The findings of the majority arbitrators shows that they considered their decision to be contrary to what would have been the expectations of the parties, but dictated by the rules in Hadley v Baxendale as explained in The Heron II  1 AC 350. But in my opinion these rules are not so inflexible; they are intended to give effect to the presumed intentions of the parties and not to contradict them.
The owners submit that the question of whether the damage is too remote is a question of fact on which the arbitrators have found in their favour. It is true that the question of whether the damage was foreseeable is a question of fact: see Monarch Steamship Co Ltd v Karlshamns Oljefabriker (A/B)  AC 196. But the question of whether a given type of loss is one for which a party assumed contractual responsibility involves the interpretation of the contract as a whole against its commercial background, and this, like all questions of interpretation, is a question of law.
The owners say that the parties are entirely at liberty to insert an express term excluding consequential loss if they want to do so. Some standard forms of charter do. I suppose it can be said of many disputes over interpretation, especially over implied terms, that the parties could have used express words or at any rate expressed themselves more clearly than they have done. But, as I have indicated, the implication of a term as a matter of construction of the contract as a whole in its commercial context and the implication of the limits of damages liability seem to me to involve the application of essentially the same techniques of interpretation. In both cases, the court is engaged in construing the agreement to reflect the liabilities which the parties may reasonably be expected to have assumed and paid for. It cannot decline this task on the ground that the parties could have spared it the trouble by using clearer language. In my opinion, the findings of the arbitrators and the commercial background to the agreement are sufficient to make it clear that the charterer cannot reasonably be regarded as having assumed the risk of the owner’s loss of profit on the following charter. I would therefore allow the appeal.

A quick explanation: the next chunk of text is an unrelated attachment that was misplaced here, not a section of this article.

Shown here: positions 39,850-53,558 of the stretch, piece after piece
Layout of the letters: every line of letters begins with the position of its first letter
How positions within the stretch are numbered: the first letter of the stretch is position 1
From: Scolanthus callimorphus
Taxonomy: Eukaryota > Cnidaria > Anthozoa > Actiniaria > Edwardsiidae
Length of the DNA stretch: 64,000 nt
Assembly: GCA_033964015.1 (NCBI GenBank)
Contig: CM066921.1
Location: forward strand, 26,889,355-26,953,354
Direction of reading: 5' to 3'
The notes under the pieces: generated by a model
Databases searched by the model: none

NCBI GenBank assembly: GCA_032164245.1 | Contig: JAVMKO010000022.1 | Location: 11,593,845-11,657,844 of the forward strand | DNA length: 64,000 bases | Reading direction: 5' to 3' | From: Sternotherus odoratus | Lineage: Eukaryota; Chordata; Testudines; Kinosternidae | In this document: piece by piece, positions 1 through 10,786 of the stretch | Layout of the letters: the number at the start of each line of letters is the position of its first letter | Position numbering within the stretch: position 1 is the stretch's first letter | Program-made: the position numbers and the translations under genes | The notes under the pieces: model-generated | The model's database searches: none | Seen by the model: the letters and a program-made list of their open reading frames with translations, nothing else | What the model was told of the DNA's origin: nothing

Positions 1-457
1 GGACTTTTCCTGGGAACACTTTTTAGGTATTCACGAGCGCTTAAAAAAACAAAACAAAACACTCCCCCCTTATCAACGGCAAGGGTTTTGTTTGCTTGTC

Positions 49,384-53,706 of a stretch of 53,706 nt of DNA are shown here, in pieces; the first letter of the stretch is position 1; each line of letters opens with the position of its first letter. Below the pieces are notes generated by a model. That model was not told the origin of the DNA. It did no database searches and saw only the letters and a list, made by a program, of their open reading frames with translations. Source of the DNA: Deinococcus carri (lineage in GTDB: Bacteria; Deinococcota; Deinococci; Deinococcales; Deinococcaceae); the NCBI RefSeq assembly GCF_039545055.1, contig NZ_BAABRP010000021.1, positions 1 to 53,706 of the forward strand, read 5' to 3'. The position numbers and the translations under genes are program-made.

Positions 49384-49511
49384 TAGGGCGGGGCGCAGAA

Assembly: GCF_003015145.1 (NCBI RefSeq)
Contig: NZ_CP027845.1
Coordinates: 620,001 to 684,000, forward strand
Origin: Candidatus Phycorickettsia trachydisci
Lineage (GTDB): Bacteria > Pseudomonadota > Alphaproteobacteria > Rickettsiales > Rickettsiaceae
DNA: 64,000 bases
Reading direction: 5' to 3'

Lord Hope of Craighead
My initial impression at the end of the excellent argument with which we were presented by counsel on both sides was that, on the facts found proved by the majority arbitrators, this appeal must fail. But, having had the benefit of reading in draft the opinions of my noble and learned friends Lord Hoffmann, Lord Rodger of Earlsferry and Lord Walker of Gestingthorpe, I have come to the conclusion that their decision was based on an error of law and that the view of this case that was taken by the minority arbitrator was right.